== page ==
Measles epidemic taking toll on Samoan seasonal workers

The measles epidemic has been "taxing" on Pacific workers in New Zealand's horticultural industry, a co-ordinator with the Recognised Seasonal Employer scheme (RSE) says.

Jerf van Beek said many Samoan RSE workers had been affected by the impact of the epidemic on their families back home.

"Funerals are a very important part in the Samoan culture and we know it's very expensive," Mr van Beek said.

"We as an industry really want to support our RSE workers who are being affected by it, that they are able to come to New Zealand, earn the money and actually take it back again, under a very taxing situation."

So far, one Samoan worker in Hawke's Bay, has contracted measles. This worker was isolated and had since recovered.

All RSE workers are being given free immunisations two weeks before coming to New Zealand, Mr van Beek said.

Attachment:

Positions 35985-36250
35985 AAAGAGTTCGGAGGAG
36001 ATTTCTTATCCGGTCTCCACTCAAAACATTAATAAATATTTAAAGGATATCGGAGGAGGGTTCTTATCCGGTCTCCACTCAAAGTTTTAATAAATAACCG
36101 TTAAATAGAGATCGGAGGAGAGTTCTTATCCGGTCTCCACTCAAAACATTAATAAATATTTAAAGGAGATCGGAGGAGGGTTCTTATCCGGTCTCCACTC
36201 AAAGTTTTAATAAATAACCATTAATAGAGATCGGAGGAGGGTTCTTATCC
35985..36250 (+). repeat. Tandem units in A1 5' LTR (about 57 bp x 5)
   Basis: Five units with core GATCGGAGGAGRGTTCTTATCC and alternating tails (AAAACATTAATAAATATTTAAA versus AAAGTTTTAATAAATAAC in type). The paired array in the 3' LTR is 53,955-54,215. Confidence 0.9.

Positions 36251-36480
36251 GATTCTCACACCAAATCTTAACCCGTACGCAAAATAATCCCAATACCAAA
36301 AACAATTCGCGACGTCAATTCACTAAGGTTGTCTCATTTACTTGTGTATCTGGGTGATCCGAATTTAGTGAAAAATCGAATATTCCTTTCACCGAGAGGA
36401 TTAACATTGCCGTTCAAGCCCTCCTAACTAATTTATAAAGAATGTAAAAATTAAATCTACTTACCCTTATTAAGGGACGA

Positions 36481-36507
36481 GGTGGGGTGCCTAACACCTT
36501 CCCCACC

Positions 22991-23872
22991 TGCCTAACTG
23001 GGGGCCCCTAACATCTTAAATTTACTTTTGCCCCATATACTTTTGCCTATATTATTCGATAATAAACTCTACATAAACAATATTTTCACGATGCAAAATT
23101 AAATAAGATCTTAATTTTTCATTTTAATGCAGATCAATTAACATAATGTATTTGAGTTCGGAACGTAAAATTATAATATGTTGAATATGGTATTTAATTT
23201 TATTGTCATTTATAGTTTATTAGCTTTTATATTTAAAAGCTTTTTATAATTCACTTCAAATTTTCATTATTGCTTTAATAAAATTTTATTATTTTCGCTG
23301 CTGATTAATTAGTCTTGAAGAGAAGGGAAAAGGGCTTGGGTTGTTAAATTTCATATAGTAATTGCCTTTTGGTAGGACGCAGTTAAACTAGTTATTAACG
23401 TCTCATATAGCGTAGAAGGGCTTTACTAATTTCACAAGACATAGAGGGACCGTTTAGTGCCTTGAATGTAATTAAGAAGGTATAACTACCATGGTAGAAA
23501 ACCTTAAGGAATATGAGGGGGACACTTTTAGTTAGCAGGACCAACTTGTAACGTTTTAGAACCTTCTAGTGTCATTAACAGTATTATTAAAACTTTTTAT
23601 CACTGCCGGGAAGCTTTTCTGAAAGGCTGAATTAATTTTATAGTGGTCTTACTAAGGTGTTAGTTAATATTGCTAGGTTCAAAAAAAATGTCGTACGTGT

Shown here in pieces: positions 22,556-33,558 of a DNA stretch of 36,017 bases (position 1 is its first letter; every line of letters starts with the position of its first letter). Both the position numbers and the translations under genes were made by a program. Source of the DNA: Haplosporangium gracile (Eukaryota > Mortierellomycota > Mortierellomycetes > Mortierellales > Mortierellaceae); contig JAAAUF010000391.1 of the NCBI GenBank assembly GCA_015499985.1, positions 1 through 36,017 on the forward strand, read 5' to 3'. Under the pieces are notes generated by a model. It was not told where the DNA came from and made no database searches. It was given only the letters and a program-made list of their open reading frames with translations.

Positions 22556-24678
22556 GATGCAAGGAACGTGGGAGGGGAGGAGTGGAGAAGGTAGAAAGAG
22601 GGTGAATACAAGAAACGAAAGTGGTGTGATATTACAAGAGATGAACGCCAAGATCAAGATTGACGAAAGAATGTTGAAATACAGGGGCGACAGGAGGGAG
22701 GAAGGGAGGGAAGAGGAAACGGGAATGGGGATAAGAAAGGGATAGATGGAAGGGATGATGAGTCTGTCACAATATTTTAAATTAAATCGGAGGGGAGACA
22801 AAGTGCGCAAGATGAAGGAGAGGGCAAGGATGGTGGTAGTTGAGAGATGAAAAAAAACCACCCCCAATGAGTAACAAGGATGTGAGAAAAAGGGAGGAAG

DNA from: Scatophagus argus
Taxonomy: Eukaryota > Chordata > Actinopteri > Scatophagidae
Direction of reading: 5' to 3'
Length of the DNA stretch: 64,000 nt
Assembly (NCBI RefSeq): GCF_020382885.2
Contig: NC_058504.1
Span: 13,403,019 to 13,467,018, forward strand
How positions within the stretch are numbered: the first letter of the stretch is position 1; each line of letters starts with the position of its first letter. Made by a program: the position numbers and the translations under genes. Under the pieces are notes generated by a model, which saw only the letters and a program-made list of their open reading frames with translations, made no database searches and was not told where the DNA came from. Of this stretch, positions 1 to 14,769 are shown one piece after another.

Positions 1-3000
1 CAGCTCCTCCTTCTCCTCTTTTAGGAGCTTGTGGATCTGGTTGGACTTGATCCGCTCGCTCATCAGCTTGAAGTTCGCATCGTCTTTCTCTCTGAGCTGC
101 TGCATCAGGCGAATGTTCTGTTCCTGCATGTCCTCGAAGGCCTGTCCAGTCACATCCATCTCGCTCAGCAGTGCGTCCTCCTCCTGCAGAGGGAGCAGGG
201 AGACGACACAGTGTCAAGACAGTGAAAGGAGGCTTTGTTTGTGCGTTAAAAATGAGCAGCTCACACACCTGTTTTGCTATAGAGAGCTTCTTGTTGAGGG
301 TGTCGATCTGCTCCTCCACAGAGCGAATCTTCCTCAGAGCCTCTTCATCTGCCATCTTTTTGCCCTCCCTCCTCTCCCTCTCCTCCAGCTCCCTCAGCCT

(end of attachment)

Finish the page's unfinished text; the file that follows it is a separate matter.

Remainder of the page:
But some workers had not been not able to take up their seasonal contracts in New Zealand because of radiology resources being diverted in Samoa for the measles epidemic.

Chest x-rays are compulsory for all new seasonal workers and those who have been out of New Zealand for longer than six months.

"Some of those people who actually need an x-ray to come into New Zealand cannot get an x-ray and therefore they cannot obtain a visa," Mr van Beek said.

"So what we've unfortunately had to do; some of the employers have already put things in place where they are actually going to other nations where there are no issues with measles and they're actually recruiting from there."